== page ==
Patrick:  Yeah, though they’ll take a back seat. I want to focus on Rabbi Gil and Father Gene as characters. That was really important to me. I was raised Catholic, and that’s what I know. It was very important to me to have a religious group that was very diverse, and that a (real) priest and a rabbi read every draft of the script. They would tell us when–I think they were versed with a better ear– “I don’t think a priest would say this,” or “I don’t know that a rabbi would say this,” etc. “You’re just flat out wrong about this, that’s not true…” When they came in, they didn’t know each other, our priest consultant and our rabbi consultant, we had allotted a half hour, but it wound up to being two or three. It was so cool to see these guys riff off each other. They had so much respect for each other. They were making each other laugh, they were cracking jokes. It was just really fun…When we taped the episode, members of the audience said they didn’t know that a priest and a rabbi could be friends. That’s cool if people take that from it, then that’s great. It’s about the importance of tolerance and understanding of people in terms of religion and in terms of everything.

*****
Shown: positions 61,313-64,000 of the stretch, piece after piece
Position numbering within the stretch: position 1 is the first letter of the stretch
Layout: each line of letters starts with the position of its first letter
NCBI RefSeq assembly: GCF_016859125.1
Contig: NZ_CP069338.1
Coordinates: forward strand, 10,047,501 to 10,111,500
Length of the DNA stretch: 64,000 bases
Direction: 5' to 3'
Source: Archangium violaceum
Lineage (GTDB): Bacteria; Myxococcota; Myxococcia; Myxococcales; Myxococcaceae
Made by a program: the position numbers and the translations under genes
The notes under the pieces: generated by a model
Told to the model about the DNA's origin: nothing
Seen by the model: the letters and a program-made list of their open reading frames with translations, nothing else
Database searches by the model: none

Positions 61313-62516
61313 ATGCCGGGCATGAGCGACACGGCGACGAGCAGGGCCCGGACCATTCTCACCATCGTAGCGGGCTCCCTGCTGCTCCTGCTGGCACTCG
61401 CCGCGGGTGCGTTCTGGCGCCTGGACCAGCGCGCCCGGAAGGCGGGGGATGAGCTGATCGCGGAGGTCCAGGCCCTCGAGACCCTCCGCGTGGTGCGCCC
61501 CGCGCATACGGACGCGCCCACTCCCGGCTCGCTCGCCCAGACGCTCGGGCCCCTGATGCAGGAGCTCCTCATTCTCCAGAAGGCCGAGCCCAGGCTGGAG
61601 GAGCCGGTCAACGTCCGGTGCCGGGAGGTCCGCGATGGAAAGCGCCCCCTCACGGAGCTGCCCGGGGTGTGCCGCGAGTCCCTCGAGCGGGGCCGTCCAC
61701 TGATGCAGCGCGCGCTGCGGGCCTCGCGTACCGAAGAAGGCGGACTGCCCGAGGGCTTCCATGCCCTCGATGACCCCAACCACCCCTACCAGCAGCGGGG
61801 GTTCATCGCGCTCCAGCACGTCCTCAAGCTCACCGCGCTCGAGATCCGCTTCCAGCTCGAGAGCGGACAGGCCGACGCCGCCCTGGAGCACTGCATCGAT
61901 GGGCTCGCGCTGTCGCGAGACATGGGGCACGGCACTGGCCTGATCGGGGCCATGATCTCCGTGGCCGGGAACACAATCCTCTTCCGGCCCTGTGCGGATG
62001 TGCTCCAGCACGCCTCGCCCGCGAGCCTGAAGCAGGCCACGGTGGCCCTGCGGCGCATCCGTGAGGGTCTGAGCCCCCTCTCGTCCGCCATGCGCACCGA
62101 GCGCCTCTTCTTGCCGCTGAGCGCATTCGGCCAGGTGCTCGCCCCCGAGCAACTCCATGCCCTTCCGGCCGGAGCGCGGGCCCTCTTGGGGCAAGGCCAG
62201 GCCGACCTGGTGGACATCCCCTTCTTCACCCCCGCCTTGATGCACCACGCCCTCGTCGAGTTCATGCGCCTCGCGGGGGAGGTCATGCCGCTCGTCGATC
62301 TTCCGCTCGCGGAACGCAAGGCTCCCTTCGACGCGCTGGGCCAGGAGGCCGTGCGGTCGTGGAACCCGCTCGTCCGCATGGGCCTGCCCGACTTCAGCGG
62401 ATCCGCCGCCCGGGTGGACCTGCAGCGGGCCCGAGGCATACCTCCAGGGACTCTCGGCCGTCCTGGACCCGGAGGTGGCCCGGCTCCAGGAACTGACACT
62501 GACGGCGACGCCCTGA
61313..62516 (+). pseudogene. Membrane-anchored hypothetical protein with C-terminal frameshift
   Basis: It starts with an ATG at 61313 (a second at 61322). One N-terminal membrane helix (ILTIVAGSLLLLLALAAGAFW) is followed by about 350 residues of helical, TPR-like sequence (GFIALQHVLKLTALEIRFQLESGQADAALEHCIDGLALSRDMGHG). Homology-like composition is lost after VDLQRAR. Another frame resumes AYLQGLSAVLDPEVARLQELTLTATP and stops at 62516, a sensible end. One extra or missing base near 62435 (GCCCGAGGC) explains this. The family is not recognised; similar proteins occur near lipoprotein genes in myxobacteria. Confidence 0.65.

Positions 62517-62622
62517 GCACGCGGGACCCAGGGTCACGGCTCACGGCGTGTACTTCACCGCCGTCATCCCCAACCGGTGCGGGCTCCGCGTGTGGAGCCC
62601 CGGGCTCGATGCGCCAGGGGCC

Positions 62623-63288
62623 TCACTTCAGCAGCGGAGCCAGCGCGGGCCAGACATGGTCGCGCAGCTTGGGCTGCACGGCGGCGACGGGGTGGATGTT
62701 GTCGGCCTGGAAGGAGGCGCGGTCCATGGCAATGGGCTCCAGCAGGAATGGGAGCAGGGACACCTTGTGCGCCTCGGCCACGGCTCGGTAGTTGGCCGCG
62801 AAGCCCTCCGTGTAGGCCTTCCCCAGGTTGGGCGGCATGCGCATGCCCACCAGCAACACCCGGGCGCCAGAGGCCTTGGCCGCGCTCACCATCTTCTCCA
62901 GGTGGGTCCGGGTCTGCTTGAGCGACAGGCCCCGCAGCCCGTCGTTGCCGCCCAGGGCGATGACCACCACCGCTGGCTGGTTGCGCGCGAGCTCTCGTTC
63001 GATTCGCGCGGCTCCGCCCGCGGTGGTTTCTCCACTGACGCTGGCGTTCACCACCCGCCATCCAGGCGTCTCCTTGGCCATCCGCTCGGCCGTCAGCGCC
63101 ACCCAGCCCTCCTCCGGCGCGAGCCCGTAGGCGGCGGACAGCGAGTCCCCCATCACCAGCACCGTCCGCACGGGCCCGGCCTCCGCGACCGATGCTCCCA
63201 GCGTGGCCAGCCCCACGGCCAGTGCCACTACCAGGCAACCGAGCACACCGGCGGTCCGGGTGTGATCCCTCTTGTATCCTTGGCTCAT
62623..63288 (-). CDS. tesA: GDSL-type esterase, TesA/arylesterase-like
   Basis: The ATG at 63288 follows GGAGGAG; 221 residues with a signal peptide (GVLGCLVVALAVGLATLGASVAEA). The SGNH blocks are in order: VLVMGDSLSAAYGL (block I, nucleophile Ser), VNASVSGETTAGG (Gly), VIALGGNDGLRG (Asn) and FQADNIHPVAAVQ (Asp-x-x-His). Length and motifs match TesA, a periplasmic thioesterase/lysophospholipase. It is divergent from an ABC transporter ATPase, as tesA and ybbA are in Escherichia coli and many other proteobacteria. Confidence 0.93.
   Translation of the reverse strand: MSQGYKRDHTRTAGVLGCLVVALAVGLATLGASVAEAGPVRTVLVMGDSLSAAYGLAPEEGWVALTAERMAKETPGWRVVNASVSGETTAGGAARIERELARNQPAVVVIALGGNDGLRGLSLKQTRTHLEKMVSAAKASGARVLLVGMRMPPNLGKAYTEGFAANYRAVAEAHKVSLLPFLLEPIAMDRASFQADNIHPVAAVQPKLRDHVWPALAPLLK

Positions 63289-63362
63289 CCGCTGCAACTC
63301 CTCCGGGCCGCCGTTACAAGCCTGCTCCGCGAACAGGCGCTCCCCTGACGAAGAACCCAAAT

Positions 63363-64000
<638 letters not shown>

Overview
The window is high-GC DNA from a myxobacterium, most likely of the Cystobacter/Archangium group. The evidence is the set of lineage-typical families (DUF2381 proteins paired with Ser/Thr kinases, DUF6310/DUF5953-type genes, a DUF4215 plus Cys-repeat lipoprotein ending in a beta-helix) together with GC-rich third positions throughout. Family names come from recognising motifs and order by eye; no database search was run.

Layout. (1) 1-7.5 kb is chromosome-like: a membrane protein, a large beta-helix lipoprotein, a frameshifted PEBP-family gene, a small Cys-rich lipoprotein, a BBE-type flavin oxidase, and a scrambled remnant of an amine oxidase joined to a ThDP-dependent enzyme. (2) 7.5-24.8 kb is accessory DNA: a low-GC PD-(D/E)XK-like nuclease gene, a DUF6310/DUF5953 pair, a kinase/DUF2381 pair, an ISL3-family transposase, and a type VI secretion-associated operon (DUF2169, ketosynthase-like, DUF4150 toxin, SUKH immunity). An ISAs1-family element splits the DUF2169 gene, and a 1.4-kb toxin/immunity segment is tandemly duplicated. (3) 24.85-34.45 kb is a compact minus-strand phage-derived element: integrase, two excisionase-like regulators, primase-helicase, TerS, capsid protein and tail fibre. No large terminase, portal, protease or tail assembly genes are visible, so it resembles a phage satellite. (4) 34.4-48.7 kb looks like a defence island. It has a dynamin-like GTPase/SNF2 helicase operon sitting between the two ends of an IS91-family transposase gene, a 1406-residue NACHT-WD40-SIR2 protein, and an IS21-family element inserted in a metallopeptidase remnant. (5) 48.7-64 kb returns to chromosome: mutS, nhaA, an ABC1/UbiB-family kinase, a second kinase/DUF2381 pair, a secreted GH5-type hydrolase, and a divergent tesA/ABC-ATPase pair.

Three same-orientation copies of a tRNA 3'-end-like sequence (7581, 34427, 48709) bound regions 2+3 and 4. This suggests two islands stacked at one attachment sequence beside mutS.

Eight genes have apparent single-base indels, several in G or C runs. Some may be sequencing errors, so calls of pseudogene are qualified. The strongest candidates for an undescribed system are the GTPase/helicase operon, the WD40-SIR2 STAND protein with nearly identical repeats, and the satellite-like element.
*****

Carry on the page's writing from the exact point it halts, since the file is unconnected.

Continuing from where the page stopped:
Ed: Have you thought of introducing a Muslim character in some way?

Patrick: We’ve thought about it I certainly think we would do that, and the reason we did not this year is because we do not have a Muslim writer on the staff. I don’t know enough to take that slant on my own, but we would love to.  We did go to a Baptist church this season to see them– and we would love to see Chip go to a bunch of different faiths and explore and learn about them all.

Ed: Good. Now, I see in a sense you are dealing with racism by having Vince, who is an African American. Will you be dealing with the latent racism that is within our country? Does his being black become an issue at any time?

Patrick: Well…there are a few instances, but not a full episode or anything like that. I think the important thing is that the script has to be kind of subtle. I wanted a priest and a rabbi that could be friends. I think this could send a powerful message…they are making connections and getting along, though they come from different places. I think we’ll accomplish a lot more.”

I expressed my appreciation that there also is an Indian character in a few episodes. Patrick observed that the show is set in New York, and “we want the show to be a melting pot and represent America.” I mentioned my reservation about the over-acting of the actress playing Vince’s girlfriend (see my review of the series on this site), to which he did not react defensively. We discussed briefly the comedic approach to religion and the risk of some viewers being upset by this, as happened years ago when the film OH, God! upset a lot of people. Then there was a comedian who was the son of a rabbi retold Biblical stories in a very funny way on a late-night talk show. Patrick, obviously recognizing the danger of his comedic approach, replied that our hearts are in the right place, his staff wanting to show the positive effects of faith in a person’s life. Our all too brief conversation ended with each of us wishing the other much success.